I want to write briefly (ok, not that briefly) about my understanding of Clojure‘s various “update” functions, in other words, functions that take a function argument, apply it to some value and do something with the result. These include
vary-meta, and probably several more. From here on out, I’ll call a function in this family an update function and the function passed to it a transform function.
Note that update functions are most commonly encountered when using Clojure’s reference types, i.e. vars, refs, atoms, and agents. Their signatures are all very consistent:
(<update-fn> old-state <tranform-fn> & args)
That they’re so consistent is a testament to the thought that has gone into the design of Clojure’s core API.
Nonetheless, a newcomer to Clojure, overwhelmed by all the other new concepts they’re learning, might find update functions a little confusing. They might find themselves calling
reset! a lot because
swap! is scary. Of course, if the value passed to
ref-set) depends on the previous value of the ref, you’ve thrown away all the nice concurrency guarantees that atoms and refs are supposed to give you. For example, the prototypical id generator:
; BADBAD Don't do this!
(defn id-generator 
(let [id (atom 0)]
(reset! id (inc @id)))))
No No No No No
Of course, everyone knows to use
(swap! id inc) for a canonical example like this, but in the thick of a larger app, feeling like you’re in over your head, it’s easier to make mistakes.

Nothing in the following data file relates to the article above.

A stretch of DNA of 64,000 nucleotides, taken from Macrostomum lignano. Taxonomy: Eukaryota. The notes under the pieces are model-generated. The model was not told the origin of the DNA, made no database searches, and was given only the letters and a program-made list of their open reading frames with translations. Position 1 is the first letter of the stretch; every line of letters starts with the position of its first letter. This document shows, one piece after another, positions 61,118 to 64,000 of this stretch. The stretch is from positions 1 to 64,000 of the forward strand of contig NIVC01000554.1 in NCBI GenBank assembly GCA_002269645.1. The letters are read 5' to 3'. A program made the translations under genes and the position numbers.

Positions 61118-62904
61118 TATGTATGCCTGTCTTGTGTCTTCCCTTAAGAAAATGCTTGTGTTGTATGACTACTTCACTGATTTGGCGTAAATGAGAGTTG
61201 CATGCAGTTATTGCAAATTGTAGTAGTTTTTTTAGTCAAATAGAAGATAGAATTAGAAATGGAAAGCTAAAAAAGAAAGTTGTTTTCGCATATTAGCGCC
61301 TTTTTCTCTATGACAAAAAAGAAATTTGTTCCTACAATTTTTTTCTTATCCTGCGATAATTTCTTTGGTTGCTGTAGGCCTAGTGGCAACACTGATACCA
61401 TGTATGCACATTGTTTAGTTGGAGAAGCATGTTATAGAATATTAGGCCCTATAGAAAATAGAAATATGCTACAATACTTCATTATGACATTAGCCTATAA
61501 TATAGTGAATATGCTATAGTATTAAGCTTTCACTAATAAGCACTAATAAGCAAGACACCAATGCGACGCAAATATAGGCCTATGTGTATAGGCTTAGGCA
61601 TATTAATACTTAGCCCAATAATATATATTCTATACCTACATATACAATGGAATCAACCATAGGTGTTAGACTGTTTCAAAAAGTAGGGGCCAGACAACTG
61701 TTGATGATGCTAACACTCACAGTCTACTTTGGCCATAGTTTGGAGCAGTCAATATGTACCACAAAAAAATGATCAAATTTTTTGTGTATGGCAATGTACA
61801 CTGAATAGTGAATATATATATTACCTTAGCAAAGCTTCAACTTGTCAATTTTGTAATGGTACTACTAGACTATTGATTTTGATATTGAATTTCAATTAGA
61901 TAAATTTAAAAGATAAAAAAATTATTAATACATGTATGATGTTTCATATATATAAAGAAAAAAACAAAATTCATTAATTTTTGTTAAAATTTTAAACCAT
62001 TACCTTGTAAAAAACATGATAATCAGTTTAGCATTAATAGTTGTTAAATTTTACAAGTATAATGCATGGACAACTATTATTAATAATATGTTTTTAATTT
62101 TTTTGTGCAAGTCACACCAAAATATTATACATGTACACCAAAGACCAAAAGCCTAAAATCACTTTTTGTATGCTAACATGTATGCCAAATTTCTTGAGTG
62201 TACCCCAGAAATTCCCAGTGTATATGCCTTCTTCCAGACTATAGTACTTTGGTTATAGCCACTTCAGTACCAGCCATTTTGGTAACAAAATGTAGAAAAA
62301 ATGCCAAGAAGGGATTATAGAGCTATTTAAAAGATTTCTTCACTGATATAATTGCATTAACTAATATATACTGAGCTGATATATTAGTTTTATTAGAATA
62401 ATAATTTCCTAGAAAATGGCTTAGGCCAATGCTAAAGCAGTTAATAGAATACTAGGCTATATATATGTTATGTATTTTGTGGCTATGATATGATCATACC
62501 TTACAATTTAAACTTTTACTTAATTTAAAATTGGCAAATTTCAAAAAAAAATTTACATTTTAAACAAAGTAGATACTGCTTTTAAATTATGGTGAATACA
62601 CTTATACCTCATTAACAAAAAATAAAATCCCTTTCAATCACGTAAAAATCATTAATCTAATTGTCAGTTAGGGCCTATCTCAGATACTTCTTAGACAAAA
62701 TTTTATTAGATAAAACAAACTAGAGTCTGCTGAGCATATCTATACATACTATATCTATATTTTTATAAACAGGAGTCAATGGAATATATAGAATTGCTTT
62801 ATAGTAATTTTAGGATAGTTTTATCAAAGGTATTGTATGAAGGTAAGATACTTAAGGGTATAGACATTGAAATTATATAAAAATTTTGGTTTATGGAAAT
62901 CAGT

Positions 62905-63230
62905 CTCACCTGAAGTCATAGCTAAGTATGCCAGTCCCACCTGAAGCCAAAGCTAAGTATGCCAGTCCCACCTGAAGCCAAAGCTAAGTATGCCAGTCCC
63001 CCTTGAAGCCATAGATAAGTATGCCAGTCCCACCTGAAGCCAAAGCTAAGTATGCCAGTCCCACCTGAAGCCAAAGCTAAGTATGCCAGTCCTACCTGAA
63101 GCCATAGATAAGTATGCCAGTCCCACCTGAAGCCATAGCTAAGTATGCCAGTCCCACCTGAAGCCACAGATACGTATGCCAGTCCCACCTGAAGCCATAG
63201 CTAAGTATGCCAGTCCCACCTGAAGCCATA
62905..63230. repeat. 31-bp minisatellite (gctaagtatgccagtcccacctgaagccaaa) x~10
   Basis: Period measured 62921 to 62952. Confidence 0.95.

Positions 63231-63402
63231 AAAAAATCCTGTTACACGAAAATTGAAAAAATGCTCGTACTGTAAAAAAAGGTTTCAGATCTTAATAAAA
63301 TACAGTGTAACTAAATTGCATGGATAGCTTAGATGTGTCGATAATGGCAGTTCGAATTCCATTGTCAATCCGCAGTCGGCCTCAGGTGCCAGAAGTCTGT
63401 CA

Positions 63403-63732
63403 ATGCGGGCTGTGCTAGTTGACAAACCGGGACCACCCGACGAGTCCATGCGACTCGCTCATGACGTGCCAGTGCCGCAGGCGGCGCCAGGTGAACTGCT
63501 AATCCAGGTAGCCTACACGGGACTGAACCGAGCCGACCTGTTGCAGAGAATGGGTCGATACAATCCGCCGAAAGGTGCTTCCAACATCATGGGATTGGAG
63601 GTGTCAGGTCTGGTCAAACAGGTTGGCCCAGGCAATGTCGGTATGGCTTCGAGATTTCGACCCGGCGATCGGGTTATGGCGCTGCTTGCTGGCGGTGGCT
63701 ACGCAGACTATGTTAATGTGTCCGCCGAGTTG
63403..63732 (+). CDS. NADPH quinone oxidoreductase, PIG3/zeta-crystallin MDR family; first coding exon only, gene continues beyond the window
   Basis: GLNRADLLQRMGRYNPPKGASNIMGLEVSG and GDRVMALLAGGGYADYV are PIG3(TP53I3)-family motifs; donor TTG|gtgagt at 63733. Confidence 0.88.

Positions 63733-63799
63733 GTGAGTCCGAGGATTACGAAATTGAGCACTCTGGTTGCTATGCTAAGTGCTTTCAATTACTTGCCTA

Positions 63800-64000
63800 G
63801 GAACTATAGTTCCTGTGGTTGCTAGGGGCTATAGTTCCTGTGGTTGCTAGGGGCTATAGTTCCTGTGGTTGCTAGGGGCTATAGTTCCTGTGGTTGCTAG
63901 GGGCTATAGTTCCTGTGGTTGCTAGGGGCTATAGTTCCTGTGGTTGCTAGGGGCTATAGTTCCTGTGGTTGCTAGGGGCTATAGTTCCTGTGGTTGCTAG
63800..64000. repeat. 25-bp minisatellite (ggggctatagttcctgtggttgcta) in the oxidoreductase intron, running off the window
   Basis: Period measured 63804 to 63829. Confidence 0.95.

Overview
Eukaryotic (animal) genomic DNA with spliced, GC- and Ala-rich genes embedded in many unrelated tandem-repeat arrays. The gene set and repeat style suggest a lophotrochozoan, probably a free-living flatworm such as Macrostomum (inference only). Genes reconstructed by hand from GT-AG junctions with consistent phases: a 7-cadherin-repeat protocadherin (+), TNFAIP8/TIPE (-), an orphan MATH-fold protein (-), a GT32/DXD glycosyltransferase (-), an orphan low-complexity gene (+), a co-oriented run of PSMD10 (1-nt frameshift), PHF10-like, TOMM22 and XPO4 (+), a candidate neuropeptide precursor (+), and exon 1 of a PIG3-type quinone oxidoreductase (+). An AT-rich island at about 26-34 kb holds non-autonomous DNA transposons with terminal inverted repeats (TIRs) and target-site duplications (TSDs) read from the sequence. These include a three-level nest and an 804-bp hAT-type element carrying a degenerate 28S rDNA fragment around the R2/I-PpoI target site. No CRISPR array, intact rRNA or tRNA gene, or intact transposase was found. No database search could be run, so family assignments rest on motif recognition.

So, learning to read (and write) an update function can take you a long way along the road toward writing more idiomatic Clojure. For someone with an OO background, it might be easier if we mentally re-wrote the signature above like this:
state = transform_fn(state, arg0, arg1, ...);
that is, we’re applying some transformation to the current value of
state and storing the value back in
swap! and friends are just a function call in disguise. Their signatures are completely consistent with Clojure’s argument order conventions, but they slightly obscure what’s going on because the state and transform function are switched. This makes sense since
state is the important argument, but it took me a little while to realize this and make the mental adjustment.
Once I reached this conclusion, I found writing in a functional style with state transitions much more straightforward.
Note that I find this a useful way to *read* update functions. It’s not a replacement for thinking hard about the semantics of the update function you’re using
Here are some general guidlines that I find helpful:
and finally, as a wise man once said “functions and data!”
In conclusion, I hope this sheds some light on an area of Clojure that I’ve personally found to require a great deal of mental deprogramming. As I’ve gained confidence with these concepts, my code has been easier to read, easier to test, and easier to reason about. Happy Clojuring.